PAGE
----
AMPHIPHIL


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The influence of amphiphilic substances on water repellency of effluent irrigated soils

AMPHIPHIL


Project Outline

The phenomenon of soil water repellency (SWR) has been observed in soils around the world. Its consequences include poor plant growth, reduced seed germination, accelerated surface runoff and soil erosion, and enhanced preferential flow in the vadose zone of soils, which can lead to accelerated leaching of nutrients and agrichemicals [DeBano, 2000; Doerr et al., 2000b]. SWR is affected by a vast number of different factors (e.g., fire, vegetation type, soil organic matter, water content, pH). Recently, it was found that long-term irrigation with secondary effluent can cause the development of SWR [Wallach et al., 2005].

The objective of this study to evaluate whether amphiphilic substances (particularly surfactants) contained in the effluent, can cause SWR. In order to analyze surfactants in the effluent and in aqueous soil extracts, the development and establishment of a suitable analysis method was necessary. This was successfully done for anionic surfactants, which we spectrophotometrically determined as methylene blue active substances (MBAS).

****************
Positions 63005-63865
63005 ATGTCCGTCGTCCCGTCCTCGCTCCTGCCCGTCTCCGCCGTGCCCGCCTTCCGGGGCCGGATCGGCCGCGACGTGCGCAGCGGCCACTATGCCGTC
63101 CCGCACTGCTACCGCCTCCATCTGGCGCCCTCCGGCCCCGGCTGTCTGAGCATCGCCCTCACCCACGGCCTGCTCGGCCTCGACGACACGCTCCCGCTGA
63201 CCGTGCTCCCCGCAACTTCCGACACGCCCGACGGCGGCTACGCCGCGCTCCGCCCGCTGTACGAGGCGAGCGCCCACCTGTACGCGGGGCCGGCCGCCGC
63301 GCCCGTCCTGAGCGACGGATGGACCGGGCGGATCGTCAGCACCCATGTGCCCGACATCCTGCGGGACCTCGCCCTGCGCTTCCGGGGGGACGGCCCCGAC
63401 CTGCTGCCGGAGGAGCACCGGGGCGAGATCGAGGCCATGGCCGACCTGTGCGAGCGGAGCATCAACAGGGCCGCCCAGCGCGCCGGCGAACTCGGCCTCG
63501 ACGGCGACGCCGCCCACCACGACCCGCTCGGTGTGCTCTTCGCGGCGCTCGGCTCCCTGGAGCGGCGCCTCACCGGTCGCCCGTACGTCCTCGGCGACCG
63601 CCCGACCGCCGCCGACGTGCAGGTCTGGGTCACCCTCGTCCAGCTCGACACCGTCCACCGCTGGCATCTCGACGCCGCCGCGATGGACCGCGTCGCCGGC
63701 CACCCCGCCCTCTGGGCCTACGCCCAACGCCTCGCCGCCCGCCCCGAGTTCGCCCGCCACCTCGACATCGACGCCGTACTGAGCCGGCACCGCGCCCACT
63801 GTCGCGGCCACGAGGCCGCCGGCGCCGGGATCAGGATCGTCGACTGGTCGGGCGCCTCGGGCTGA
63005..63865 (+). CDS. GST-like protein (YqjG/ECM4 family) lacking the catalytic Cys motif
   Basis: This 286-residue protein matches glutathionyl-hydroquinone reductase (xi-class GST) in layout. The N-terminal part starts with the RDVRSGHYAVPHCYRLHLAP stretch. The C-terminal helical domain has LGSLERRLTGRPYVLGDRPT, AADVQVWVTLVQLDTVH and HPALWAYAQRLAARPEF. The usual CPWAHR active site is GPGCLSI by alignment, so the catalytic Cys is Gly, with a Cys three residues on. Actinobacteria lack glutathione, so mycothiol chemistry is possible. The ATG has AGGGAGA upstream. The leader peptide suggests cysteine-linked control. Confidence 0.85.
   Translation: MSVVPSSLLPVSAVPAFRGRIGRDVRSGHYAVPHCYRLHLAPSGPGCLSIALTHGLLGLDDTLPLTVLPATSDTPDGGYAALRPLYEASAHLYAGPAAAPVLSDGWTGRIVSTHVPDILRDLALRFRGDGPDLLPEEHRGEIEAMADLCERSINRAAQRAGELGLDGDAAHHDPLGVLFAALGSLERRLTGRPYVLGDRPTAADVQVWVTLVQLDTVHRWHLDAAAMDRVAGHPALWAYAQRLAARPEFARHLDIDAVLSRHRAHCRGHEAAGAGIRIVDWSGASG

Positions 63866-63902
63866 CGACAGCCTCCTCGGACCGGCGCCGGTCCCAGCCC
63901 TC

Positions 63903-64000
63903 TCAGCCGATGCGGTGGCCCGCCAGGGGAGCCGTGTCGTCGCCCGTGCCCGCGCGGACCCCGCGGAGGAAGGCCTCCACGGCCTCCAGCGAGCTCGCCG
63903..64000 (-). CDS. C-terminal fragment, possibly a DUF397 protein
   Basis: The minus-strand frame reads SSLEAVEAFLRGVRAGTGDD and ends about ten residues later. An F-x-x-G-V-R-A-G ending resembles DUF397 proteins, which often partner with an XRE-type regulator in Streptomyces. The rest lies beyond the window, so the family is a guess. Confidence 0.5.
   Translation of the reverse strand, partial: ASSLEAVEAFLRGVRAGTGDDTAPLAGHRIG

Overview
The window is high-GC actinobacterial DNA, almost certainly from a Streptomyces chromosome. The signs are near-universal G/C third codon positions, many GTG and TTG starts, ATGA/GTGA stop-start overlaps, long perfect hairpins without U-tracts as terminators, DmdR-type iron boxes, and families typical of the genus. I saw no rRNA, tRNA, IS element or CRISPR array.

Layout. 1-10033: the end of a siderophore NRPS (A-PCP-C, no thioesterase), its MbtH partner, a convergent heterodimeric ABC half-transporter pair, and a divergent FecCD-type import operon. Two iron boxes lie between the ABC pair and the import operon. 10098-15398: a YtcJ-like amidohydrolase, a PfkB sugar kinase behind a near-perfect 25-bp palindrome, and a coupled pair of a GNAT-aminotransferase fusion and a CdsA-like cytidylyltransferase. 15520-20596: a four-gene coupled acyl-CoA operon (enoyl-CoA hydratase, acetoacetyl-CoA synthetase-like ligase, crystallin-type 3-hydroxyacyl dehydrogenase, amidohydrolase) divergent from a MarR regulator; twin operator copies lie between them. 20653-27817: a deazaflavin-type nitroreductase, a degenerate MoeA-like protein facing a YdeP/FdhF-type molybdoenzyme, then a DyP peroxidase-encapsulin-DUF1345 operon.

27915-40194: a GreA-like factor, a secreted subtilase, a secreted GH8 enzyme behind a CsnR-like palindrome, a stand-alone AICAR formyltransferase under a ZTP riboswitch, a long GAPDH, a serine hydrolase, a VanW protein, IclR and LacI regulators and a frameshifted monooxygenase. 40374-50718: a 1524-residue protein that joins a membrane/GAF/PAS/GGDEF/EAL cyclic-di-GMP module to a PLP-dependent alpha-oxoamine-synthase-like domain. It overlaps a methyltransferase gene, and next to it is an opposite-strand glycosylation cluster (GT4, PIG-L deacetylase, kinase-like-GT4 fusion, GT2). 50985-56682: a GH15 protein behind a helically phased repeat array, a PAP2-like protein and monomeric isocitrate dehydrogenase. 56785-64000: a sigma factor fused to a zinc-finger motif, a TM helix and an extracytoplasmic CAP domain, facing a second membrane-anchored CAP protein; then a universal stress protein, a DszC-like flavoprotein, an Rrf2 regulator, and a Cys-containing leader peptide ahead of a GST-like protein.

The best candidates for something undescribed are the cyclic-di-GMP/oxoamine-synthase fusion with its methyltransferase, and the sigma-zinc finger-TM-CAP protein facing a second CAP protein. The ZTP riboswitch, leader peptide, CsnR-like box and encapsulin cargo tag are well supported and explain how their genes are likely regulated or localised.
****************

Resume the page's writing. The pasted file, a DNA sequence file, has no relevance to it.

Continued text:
Mandy Görnitz

References

Doerr, S. H., Shakesby, S. H. and Walsh, R. P. D. (2000b). "Soil water repellency: its causes, characteristics and hydro-geomorphological significance." Earth-Science Reviews 51(1-4): 33-65.

DeBano, L. F. (2000). "Water repellency in soils: a historical overview." Journal of Hydrology 231-232: 4-32.

Wallach, R., Ben-Arie, O. and Graber, E. R. (2005). "Soil Water Repellency Induced By Long-Term Irrigation with Treated Sewage Sludge Effluent." Journal of Environmental Quality: DOI: 10.2134/jeq2005.0073.